A Step-by-Step Guide to Configuring a Basic Nginx Load Balancer for Your Kubernetes Cluster

In my previous article, I discussed the process of creating a Kubernetes cluster. If you’re interested in learning how to set up your own Kubernetes cluster in vSphere, you can refer to that article. In this current article, we will explore the steps to configure an Nginx load balancer for your Kubernetes cluster.

Now, let’s understand why an external load balancer is essential for our Kubernetes cluster.

The Importance of an External Load Balancer for Your Kubernetes Cluster

An external load balancer is essential for a Kubernetes cluster when you need to expose services and applications to clients outside the cluster, such as external users on the internet or other systems outside the Kubernetes environment. External load balancers serve as the entry point to the cluster, enabling communication between external clients and the services running inside the cluster. Here are the main reasons why you need an external load balancer for your Kubernetes cluster:

  1. Exposing Services to the Internet: Kubernetes services are typically accessed by their Cluster IP within the cluster. An external load balancer provides a public IP address and serves as a gateway to route traffic from external clients to the services running inside the cluster. This enables users on the internet to access your applications and services securely.
  2. Load Distribution: External load balancers distribute incoming traffic across multiple backend pods or replicas, ensuring that the workload is evenly balanced. This prevents any single pod or node from being overwhelmed and optimizes resource utilization.
  3. High Availability: By routing traffic to multiple backend pods, external load balancers improve the overall availability of your services. If one pod or node fails, the load balancer will automatically redirect traffic to healthy pods.
  4. SSL Termination: External load balancers can handle SSL/TLS termination, offloading the decryption and encryption of SSL/TLS traffic from the backend pods. This reduces the computational load on the application pods and improves performance.
  5. Centralized Access Control and Logging: Many external load balancers offer features like access control and request logging, enabling centralized management of access policies and the ability to monitor and analyze incoming traffic.
  6. Scalability: As the demand for your services grows, you can scale the backend pods horizontally to handle increased traffic. The external load balancer will distribute traffic among the new replicas, ensuring optimal performance.

Prerequisite for Setting up Your External Kubernetes Cluster:

Before you proceed with configuring your external Kubernetes cluster, make sure you have the following:

  1. An external Ubuntu VM (or any other Linux flavor, depending on your preference) dedicated for Nginx. It should be created external to Kubernetes cluster.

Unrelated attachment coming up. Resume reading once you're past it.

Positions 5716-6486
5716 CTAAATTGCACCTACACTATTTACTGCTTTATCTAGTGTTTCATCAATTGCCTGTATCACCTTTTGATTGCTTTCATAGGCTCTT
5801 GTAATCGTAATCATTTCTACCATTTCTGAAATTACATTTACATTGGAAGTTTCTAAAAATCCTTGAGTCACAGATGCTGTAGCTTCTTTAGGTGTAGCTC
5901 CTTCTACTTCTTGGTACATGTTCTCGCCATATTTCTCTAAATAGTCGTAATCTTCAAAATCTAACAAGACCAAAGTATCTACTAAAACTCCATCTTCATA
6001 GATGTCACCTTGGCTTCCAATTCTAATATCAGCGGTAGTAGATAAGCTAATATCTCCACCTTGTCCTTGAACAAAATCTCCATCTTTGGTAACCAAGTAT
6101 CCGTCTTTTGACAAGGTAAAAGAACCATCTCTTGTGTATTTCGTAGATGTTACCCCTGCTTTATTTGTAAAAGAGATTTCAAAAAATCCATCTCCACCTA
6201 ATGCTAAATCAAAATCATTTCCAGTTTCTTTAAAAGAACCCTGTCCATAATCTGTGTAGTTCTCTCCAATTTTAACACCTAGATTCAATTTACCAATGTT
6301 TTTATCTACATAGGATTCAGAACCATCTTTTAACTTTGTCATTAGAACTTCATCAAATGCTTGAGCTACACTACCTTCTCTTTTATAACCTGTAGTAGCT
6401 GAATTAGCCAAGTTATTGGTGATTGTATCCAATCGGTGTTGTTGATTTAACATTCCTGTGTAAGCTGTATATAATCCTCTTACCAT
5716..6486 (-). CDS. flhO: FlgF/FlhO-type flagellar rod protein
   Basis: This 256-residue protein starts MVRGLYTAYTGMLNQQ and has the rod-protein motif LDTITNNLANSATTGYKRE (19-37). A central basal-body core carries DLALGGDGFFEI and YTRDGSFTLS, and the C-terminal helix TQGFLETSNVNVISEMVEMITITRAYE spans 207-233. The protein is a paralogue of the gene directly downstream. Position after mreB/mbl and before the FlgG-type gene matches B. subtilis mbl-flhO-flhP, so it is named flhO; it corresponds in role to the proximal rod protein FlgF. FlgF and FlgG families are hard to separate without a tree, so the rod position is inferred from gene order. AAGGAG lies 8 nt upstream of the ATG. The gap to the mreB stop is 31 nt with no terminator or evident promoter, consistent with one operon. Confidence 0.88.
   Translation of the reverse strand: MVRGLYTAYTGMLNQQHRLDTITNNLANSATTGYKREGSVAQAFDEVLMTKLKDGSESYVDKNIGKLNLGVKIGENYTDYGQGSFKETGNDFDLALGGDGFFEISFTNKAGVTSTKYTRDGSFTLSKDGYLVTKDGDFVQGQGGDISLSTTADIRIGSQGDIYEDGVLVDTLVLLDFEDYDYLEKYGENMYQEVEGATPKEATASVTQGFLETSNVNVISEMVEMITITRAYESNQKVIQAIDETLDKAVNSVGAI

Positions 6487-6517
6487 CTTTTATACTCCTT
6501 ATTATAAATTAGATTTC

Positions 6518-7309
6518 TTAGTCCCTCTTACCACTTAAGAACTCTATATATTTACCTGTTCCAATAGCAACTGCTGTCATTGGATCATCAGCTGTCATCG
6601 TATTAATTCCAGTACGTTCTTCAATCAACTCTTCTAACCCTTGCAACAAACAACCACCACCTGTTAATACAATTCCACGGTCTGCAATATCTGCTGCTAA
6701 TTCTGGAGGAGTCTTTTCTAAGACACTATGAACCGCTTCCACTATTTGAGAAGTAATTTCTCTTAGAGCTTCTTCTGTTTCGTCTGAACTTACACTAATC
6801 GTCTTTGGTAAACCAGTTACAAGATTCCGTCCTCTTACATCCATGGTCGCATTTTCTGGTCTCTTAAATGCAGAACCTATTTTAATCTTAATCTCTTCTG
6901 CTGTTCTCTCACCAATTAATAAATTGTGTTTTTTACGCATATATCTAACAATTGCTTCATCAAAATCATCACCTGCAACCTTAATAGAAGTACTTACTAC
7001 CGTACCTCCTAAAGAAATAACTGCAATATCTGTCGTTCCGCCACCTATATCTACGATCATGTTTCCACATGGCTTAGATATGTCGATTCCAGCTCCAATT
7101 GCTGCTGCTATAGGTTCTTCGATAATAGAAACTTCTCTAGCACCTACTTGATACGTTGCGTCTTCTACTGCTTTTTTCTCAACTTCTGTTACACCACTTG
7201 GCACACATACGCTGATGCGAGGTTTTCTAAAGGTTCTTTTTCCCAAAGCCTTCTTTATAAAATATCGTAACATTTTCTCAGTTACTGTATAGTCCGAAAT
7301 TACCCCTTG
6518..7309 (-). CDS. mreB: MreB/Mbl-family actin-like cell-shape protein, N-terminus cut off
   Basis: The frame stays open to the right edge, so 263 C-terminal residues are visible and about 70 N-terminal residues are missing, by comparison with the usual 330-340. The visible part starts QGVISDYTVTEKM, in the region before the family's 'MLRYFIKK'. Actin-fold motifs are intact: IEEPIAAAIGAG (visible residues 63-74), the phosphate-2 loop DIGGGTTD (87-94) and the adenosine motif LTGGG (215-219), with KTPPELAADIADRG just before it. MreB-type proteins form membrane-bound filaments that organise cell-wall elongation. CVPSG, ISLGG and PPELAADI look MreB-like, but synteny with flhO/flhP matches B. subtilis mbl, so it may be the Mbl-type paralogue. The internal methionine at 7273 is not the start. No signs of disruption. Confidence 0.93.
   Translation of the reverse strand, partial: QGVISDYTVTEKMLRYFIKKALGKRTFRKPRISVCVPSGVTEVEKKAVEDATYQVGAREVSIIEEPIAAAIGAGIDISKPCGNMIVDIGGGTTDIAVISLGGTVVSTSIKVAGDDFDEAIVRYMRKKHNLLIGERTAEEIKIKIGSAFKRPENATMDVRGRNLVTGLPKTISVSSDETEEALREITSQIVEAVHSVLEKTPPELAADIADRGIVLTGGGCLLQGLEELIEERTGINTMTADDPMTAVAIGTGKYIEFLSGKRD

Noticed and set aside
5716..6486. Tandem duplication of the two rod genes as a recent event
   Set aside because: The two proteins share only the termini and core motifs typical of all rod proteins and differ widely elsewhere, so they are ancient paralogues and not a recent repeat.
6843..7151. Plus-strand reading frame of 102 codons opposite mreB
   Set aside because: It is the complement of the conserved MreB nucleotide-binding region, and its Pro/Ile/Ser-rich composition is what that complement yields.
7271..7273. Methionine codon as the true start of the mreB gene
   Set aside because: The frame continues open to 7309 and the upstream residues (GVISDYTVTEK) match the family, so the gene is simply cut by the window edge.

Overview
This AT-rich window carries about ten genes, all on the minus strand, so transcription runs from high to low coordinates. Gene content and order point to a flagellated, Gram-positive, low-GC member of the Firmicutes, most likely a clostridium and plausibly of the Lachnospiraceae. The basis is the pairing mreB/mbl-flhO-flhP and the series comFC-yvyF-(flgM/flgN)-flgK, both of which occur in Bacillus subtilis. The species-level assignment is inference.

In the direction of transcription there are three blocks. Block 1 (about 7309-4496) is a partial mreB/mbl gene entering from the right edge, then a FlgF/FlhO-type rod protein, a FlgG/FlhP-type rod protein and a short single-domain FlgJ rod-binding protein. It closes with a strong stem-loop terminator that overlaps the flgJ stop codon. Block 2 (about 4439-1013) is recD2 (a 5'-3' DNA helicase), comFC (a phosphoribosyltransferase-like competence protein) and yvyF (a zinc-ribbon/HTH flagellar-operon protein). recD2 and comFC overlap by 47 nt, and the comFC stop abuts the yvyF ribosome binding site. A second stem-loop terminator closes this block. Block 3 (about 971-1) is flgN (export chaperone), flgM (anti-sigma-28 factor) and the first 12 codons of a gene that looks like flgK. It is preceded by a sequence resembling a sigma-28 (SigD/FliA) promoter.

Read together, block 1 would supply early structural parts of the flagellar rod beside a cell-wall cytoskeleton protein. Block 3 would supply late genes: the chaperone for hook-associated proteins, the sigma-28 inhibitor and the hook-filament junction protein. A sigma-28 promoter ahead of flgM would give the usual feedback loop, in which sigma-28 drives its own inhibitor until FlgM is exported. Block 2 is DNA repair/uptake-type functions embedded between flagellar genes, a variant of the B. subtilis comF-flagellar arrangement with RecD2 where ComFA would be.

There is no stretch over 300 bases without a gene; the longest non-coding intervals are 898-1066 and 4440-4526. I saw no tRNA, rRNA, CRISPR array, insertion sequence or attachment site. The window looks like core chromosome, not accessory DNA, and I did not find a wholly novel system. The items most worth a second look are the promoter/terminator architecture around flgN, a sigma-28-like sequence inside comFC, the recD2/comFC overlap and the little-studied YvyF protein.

2. Ensure that all the Kubernetes VMs have static IP addresses.
  3. Have some services running in your Kubernetes cluster that you can use for testing purposes.

Note: The provided steps have been tested on an Ubuntu VM. While Ubuntu is recommended, you have the flexibility to choose any Linux flavor that suits your requirements.

You can refer to the previous article for instructions on how to assign static IP addresses to Kubernetes VMs and set up an Nginx server within the Kubernetes cluster.

Installing Nginx

To get started with the Nginx installation and configuration, follow these steps:

  • Log in to your Nginx VM.
  • Update the system by running the following command:
sudo apt update && sudo apt upgrade
  • After updating, proceed with Nginx installation:
sudo apt install nginx
  • heck the status of the Nginx service using:
systemctl status nginx
  • Enable the Nginx service to start on boot:
systemctl enable nginx
  • To verify the firewall rules, use the following command:
sudo ufw app list
  • Output will be looks something like this:

Make sure to follow these steps carefully to set up and configure Nginx on your VM successfully.

Configuring Nginx Load Balancer

After installing Nginx, proceed with the following steps:

  • Navigate to the “/etc/nginx” directory:
cd /etc/nginx
  • Create a backup of the original nginx.conf file:
cp nginx.conf nginx.conf.bk
  • Edit the nginx.conf file using the following command (you can use any text editor of your choice):
sudo nano nginx.conf
events {
    # Add relevant event settings if needed

http {
    # ... other configurations ...

    upstream backend {
        # Add more backend servers if needed

    server {
        listen 80;  # Or any other port you want to use
        server_name your_domain.com;  # Replace with your actual domain name

        location / {
            proxy_pass http://backend;
            proxy_set_header Host $host;
            proxy_set_header X-Real-IP $remote_addr;

    # Other configurations as needed
  • Validate the syntax of the edited nginx.conf file:
sudo nginx -t
  • If the syntax test is successful, reload the Nginx server to apply the changes:
sudo nginx -s reload
  • Finally, open your web browser and enter your Nginx server’s address; it will now be load balancing across one of your Kubernetes nodes.

By following these steps, you’ll have configured Nginx as a load balancer for your Kubernetes cluster, allowing for distributed traffic distribution among the nodes.


In conclusion, this step-by-step guide has provided a comprehensive walkthrough for setting up a basic Nginx load balancer for your Kubernetes cluster. By following the outlined instructions, you have successfully configured Nginx to distribute incoming traffic across multiple Kubernetes nodes, ensuring improved scalability, high availability, and efficient resource utilization.

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